They also make an excellent addition to a cheese platter.
White peaches are pretty rare and in my opinion, that’s exactly what makes them special. They have more sugar and you’ll find them mainly in salads, sodas, and syrups.
Best Varieties To Grow At Home
Once the season of peaches begins, your efforts will be rewarded. The season depends on the climate and selected variety.
If you have a hard time choosing the best variety for you, here are some recommendations.
• Early Amber
• Fiesta Gem
• July Prince
• Dixie Red
Did you choose your variety? Let’s plant it!
A Guide For Planting Peach Trees
Ornamental and fruit trees do best when planted in late winter, i.e., when they’re dormant.
If you live in cooler climates, wait until the soil temperatures raise and the ground starts to thaw.
The first thing you need to do is dig a hole that fits the sapling and add some well-rotted manure. Insert the sapling in the hole, add soil, and irrigate well.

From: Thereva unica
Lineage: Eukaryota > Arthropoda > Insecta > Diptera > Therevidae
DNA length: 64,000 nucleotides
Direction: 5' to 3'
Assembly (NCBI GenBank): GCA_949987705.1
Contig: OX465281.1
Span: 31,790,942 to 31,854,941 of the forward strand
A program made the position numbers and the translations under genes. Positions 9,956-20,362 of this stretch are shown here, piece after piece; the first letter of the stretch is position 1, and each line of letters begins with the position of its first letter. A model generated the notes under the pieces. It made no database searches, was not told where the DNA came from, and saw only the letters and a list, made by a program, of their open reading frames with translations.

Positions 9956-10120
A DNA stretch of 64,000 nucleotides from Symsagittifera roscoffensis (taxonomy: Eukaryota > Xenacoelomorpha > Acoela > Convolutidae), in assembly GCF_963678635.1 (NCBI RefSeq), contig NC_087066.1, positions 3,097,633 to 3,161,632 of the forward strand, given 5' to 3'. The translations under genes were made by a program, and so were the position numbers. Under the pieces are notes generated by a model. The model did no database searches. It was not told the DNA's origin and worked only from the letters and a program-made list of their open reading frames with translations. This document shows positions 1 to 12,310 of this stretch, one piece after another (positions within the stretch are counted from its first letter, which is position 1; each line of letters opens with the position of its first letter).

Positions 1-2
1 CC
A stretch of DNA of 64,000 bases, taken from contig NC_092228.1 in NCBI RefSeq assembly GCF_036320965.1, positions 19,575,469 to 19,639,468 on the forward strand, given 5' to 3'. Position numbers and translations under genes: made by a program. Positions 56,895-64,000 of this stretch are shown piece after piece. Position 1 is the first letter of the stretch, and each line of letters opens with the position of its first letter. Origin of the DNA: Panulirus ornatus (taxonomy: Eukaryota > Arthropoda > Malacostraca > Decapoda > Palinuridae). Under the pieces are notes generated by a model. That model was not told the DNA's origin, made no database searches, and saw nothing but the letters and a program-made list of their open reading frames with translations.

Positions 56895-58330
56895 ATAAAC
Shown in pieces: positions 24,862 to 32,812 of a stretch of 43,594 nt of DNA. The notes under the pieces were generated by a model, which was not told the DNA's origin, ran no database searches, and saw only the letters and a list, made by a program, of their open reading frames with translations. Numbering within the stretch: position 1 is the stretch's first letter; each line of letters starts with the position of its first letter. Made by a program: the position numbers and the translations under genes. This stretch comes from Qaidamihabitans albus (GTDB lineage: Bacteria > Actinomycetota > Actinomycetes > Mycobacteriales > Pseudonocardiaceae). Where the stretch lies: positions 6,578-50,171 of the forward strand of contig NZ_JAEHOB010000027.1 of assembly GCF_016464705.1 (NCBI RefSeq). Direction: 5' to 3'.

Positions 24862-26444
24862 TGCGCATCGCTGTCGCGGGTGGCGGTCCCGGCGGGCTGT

It would be best if you could plant the rootstock the same day you bought it. This will reduce the transplant shock that plants typically go through after transplanting.
If you decide on container cultivation, you can plant the rootstock a few days after purchasing.
How To Choose The Planting Site
Like every other fruit tree, peaches need a lot of full sun exposure to develop healthily and produce fruits.
The best idea would be to ensure about 8 hours of direct sunlight daily and, if possible, choose a planting site that receives morning sun because it will help the morning dew to dry out.